Monday, October 1, 2012

One last hurrah--not for the feint of heart

Goodbye sweet summer.  You have been so good to me this year, albeit too harsh on the farmers.  As the frost gathers on the roofs and grass, I will think of all the fond memories you gave me.  Although you officially left me last week, autumn graciously brought "Indian summer" this past weekend and my husband and I got one last road riding hurrah before we brace ourselves for a long, dark winter.

Outside of Westby

Each year in fall, I tend to get a bit greedy with my time.  When not at work, I try to spend every free moment outside.  Knowing what's around the corner, my husband and I will often times get away for a few days to do some final rides--with bare legs and arms--and with any luck, tag on some hiking.

Since moving to Wisconsin, we have both fallen deeply in love with the driftless zone.  On a trip this spring, we explored the Boscobel/Muscoda area.  Creeping a bit further West this time, we planted ourselves in two spots.  Our first could only be described as a technicolor roller coaster ride.  Westby, a small town tucked between LaCrosse and Viroqua, appeared to be on fire with the changing leaves.  Our rides brought us up hills that made the ones near our home seem like molehills.  Over and over again, we would find ourselves climbing up to two miles in our lowest gears, only to have the grade ramp up a bit more at the top.  At the crest, we would have a brief glimpse of some of the most amazing scenery we've ever experienced.  Amish farms with corn stalks bunched into pyramids, sheep and cows grazing in the pasture, trees ranging from green to yellow to red and wind turbines churning in the distance.  More than once, I felt so overwhelmed by the beauty, I thought I could cry.  That moment quickly dissolved because after we crested the hills, we found ourselves looking down descents that made me whimper--and swear a bit too.  Look, I love descending.  I have been trying to hit the 55mph mark down Cleveland hill for three years.  I don't, however, like 18-20% grade drops that still have chip seal or sand from the previous winter on them.  All we could do is scootch our butts back behind the saddle and pray our brake cables wouldn't snap.  In hindsight, though, it was fun.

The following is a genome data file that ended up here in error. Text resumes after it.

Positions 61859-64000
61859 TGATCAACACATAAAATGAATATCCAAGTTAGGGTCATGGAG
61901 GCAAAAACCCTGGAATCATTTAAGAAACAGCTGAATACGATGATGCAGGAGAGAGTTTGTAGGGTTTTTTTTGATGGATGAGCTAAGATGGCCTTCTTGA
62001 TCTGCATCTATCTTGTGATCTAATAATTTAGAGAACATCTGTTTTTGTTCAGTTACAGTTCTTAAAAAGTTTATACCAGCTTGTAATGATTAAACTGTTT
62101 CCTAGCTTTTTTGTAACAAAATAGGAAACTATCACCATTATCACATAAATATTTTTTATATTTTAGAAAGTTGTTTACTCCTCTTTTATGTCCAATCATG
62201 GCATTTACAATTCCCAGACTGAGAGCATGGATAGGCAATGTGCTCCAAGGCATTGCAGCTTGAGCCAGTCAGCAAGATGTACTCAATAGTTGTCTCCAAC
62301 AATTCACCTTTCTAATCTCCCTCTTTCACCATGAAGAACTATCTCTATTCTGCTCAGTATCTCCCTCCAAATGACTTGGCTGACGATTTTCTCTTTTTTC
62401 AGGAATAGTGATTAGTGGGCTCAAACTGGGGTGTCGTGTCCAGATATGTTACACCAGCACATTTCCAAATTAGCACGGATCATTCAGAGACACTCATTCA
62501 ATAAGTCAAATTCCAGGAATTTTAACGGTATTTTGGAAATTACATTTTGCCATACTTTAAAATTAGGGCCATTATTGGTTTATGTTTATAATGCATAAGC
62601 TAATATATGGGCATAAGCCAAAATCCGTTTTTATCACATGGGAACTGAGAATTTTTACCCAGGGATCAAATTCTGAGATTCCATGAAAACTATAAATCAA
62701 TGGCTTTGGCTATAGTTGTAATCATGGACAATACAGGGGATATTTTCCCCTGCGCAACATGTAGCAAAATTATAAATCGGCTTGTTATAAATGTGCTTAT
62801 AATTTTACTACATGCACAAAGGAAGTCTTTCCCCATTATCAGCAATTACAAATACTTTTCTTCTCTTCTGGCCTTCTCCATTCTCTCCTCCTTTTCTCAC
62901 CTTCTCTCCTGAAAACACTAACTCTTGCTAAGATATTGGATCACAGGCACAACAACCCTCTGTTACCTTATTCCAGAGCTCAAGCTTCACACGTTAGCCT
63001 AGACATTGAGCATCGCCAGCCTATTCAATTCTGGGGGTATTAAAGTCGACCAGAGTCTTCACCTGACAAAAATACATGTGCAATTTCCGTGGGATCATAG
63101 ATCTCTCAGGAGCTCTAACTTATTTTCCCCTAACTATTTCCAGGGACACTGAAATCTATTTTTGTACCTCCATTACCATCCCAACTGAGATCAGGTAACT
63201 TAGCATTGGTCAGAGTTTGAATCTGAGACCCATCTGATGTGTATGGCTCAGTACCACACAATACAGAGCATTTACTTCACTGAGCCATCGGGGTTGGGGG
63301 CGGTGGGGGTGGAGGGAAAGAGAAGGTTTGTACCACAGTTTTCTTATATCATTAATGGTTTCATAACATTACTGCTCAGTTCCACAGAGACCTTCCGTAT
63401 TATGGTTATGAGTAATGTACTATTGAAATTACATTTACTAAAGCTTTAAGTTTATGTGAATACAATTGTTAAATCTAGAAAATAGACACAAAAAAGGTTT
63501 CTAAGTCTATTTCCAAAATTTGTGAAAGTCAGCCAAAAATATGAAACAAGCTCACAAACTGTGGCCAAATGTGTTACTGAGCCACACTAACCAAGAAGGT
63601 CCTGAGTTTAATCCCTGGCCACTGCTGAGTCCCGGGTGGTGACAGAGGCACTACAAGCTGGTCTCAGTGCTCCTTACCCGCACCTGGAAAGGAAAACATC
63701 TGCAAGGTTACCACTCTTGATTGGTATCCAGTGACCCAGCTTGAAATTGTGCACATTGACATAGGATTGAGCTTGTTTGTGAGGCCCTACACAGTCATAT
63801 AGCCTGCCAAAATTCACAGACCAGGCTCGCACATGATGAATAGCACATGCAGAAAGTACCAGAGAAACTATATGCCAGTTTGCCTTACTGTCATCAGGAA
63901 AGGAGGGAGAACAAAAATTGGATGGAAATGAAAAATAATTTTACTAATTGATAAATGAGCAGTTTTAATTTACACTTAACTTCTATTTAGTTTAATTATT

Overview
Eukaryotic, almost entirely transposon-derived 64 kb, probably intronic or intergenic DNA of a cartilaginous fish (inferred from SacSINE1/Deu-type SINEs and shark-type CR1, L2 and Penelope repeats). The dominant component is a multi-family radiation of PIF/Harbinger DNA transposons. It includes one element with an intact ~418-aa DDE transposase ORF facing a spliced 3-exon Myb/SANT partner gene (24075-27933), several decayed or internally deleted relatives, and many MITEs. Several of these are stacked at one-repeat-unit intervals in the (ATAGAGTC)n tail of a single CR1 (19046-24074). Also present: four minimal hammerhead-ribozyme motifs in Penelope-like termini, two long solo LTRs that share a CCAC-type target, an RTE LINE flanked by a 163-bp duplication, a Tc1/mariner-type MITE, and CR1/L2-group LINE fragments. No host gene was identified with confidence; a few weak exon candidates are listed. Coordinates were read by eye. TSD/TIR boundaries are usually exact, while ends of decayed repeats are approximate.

still smiling after one of the hardest climbs I've ever done

Second stop--Trempealeau.  A cute little river town just North of LaCrosse.  I had been here once while riding up to Minneapolis in 2003 and have visited a couple times since.  Neither my husband or I had gotten a chance to ride the coulees or what the locals refer to as "hip breakers".  Surprisingly, the riding, although still very hilly, wasn't nearly as intense as the Kickapoo region around Westby.  Here, the valleys were wider, so after a long climb, we were treated to a long descent and then a few miles of flats prior to the next ascent.  Once again, the scenery was breathtaking and we both fell in love with a town called Gallesville, which is known for it's apples.

Outside of Perrot State Park

Riding along the Mississippi into Trempealeau

The one consistent thing about both places is that it's easy--very easy--to get turned around or lost.  We had three maps with us, the WI bike fed map, the WI Gazzetteer, and the local bike map.  None of them helped us at several intersections and we ended up riding on instinct.  Please note that we are both trained to read maps in wilderness areas.  This, thankfully, got us through but know it's common for roads to change names, for there to be no signposts at an intersection or for whacky bends to occur that aren't listed.  No harm done except for multiple huddles around the maps and a few added miles.

Both Westby and Trempealeau are now on our "must return to" list.  In fact, I'm already thinking about all the other routes we could try. much biking, so little time--if only summer could last a few more months!

Amish farm outside of Westby

climbing to Galesville

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